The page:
Wives co-breastfeed son for two-and-a-half years

The lactation care provider glanced at her breasts and claimed, “You’re not going to be able to produce much milk.” Glenis Decuir, CBS, a young mother at the time, had just given birth to her first baby (now 17 years old), and while she intended to breastfeed her daughter, without explanation, without proper consultation and counseling, without a shred of compassion, the lactation consultant disparaged her intentions so tragically that Decuir not only did not breastfeed her daughter, she remained discouraged through the birth of her second child (now 14 years old) and did not breastfeed him either.

Decuir eventually learned that she has Insufficient Glandular Tissue (IGT) disorder.

“I knew my breasts looked different, but my mom’s looked the same as mine; I didn’t think anything was abnormal,” Decuir explains. “ I was young and wasn’t resourceful; no one explained anything.”

Though Decuir’s introduction to infant feeding was shrouded in the unknown and total neglect from care providers, her story takes a turn, epitomizing self-determination, advocacy and education, perseverance, resilience and empowerment.

In 2018, Decuir’s wife became pregnant with their third child. Because she would not grow and birth this baby, Decuir wondered how she would form a bond with him.

“It was very difficult for me to wrap my head around that,” Decuir shares.

Plunging into self-guided research, Decuir landed on the potential to induce lactation.

When she decided to embark on this path, Decuir reached out for guidance, but found herself in a void.

“Unfortunately, I received the most pushback from doctors, many of whom didn’t even know that inducing lactation was possible,” Decuir documents her road to co-breastfeeding. “I had to see four different doctors before I could find one willing to work with me. Being under the doctor’s care was very important because I had never done this before, and I knew I would be taking medications. After exploring several options, we chose the Newman Goldfarb Protocol as our method of induced lactation.”

For well over 20 weeks, Decuir delved into the protocol.

“Because I had really poor experiences with my first two and poor experiences with seeking help with breastfeeding professionals… I became an advocate… I had overcome so much adversity,” Decuir begins.

Laws state that we can pump anywhere, Decuir continues. And that’s what she did.

“I was pumping in every location imaginable! At my desk, in the car, the movie theater, Six Flags, and much more!” she writes.

Decuir goes on, “I decided to be very public about my entire journey on Instagram. One, I have the right to and I exercise every right, but it also opened a gateway to educating others.”

Prior to inducing lactation, Decuir reports that her children had never been exposed to anyone breastfeeding, “not even at a playground or anything,” she elucidates.

“This is how behind closed doors moms are with breastfeeding,” she says.

But Decuir and her wife’s approach is different; they are open-books with their children, she explains.

“They were old enough to understand scientifically, biologically, physically what my body was going to go through,” Decuir starts. “I educated them through a scientific standpoint, but also talked about normalizing breastfeeding. We talked about my daughter breastfeeding in the future, and my son and his role as a man in a household and how he can support his future wife to breastfeed.”

Decuir recalls the emotional and practical support her older children offered: “I cried in front of them, I pumped in front of them, I laughed in front of them; they helped wash bottles and Spectra parts…”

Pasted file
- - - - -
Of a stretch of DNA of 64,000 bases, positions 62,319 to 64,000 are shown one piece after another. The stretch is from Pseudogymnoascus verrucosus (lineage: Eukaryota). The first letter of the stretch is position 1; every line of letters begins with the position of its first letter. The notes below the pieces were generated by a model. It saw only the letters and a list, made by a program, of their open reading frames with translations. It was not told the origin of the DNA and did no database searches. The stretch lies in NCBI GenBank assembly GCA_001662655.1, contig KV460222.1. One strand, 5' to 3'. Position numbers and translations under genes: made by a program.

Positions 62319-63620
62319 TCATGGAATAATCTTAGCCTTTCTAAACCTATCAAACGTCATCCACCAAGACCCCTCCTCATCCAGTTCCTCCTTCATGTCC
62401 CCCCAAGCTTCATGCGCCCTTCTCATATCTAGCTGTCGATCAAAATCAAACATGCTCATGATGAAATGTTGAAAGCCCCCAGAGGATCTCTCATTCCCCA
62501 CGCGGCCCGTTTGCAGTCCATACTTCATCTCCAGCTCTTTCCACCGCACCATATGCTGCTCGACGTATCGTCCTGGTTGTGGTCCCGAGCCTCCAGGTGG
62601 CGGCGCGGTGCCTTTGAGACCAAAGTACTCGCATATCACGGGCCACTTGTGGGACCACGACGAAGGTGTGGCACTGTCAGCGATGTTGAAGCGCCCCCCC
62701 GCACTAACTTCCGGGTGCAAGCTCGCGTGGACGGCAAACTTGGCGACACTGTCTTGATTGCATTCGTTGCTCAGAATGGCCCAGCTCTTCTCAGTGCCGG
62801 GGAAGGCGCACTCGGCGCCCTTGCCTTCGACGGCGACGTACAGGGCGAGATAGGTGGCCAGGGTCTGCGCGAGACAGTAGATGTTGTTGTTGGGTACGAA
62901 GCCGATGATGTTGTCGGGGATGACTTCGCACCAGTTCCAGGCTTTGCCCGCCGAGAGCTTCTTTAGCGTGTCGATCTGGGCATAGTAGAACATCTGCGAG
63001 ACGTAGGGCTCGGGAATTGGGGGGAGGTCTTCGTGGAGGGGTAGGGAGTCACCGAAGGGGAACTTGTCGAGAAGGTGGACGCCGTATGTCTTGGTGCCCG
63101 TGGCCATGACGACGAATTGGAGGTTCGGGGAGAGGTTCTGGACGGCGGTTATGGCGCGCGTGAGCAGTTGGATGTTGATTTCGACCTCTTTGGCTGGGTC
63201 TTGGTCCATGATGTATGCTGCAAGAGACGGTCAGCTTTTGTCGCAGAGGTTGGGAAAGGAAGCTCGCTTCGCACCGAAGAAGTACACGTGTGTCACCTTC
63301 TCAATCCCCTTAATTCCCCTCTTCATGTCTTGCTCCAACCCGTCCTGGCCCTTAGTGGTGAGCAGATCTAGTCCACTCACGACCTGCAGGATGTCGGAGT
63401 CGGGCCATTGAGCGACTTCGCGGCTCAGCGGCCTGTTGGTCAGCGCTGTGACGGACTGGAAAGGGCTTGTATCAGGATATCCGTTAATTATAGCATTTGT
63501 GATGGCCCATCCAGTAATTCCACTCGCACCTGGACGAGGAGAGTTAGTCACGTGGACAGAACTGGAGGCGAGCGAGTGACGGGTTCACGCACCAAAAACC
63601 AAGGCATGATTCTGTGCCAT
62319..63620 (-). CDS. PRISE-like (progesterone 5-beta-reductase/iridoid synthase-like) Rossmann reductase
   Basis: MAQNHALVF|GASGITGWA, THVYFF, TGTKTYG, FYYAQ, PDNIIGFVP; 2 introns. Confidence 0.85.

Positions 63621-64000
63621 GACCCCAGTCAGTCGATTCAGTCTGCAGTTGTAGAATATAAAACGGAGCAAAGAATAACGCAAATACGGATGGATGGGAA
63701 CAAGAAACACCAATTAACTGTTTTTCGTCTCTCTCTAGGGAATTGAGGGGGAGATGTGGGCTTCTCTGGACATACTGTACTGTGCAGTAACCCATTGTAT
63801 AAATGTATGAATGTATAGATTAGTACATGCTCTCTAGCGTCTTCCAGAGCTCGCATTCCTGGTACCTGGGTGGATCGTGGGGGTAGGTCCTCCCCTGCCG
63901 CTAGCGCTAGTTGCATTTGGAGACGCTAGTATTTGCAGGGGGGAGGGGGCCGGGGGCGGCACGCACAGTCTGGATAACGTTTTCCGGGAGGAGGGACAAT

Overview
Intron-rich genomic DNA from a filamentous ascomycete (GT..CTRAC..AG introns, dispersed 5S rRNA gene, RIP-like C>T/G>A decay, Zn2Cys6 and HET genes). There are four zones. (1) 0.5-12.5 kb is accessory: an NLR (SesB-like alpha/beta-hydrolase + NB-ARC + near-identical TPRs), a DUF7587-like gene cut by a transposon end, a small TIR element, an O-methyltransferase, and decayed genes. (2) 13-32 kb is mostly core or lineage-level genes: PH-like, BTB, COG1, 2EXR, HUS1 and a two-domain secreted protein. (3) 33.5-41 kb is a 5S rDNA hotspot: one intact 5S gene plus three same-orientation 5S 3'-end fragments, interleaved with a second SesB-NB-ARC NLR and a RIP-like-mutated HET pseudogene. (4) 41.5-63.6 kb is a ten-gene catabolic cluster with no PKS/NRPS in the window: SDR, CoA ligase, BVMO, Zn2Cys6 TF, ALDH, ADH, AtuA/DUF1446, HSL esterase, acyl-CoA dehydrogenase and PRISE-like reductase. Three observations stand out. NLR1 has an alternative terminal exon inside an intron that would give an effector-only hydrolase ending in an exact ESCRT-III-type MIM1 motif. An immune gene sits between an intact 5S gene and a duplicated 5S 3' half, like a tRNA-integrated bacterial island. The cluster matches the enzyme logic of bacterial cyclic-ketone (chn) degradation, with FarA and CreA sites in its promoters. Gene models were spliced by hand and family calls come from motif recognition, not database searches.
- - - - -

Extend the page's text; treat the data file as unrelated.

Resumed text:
In sharing her journey with others though, Decuir wasn’t always met with such maturity and acceptance.

“I got everything under the sun,” Decuir remembers. Some told her it was disgusting, some found it weird, and some even went as far as to claim it child abuse.

Orion was born on September 2, 2018. At the time of his birth, Decuir was producing 16 ounces a day– quite close to what is considered full production– and had stored over 1,000 of her milk in a deep freezer.

Decuir says that she didn’t set forth focusing on the quantity though. “I wasn’t thinking about achieving full supply; I was thinking about producing anything. Even if it was only five ounces a day, I thought, I can at least do one feeding a day and that to me was worth it on its own.”

She continues: “Every time that I would latch Orion on, I just thanked Mother Nature and how amazing our bodies are. Maybe if I had birthed Orion, if I  had just latched him on, it wouldn’t have been a second thought, but because of what I went through–I worked real, real hard– every time I was able to latch my son, I literally thanked the universe. I was so grateful.”

Decuir and her wife went on to co-breastfeed Orion until he was two-and-a-half.

Throughout her breastfeeding relationship, Decuir remained visible in her efforts. “Having the power to go through that experience breastfeeding anywhere and everywhere in public, it became almost liberating and very freeing to be able to exercise my right, and in doing so I came across a lot of people. I took them as opportunities to talk more about breastfeeding and breastfeeding in public.”

At the start of her journey, in order to create her village, Decuir started a private Facebook support group. Today it has over two and a half thousand members.

Locally, Decuir serves as a breastfeeding support person through ZipMilk and is a ROSE Community Transformer, all on a volunteer basis. She has presented at the ROSE Summit in years’ past and is currently working on a book.

You can read Decuir’s former publications about her co-breastfeeding journey at https://aeroflowbreastpumps.com/blog/the-road-to-co-breastfeeding

https://www.baby-chick.com/what-is-co-breastfeeding/ and

https://www.huffpost.com/entry/co-breastfeeding_n_5c13eaf8e4b049efa75213e6.

For many, grandmothers are the village

Reflecting on her experience as a first-time grandmother, one of my colleagues and mentors expressed that, for most of us, “grandmothers are the closest thing to a village that we have.”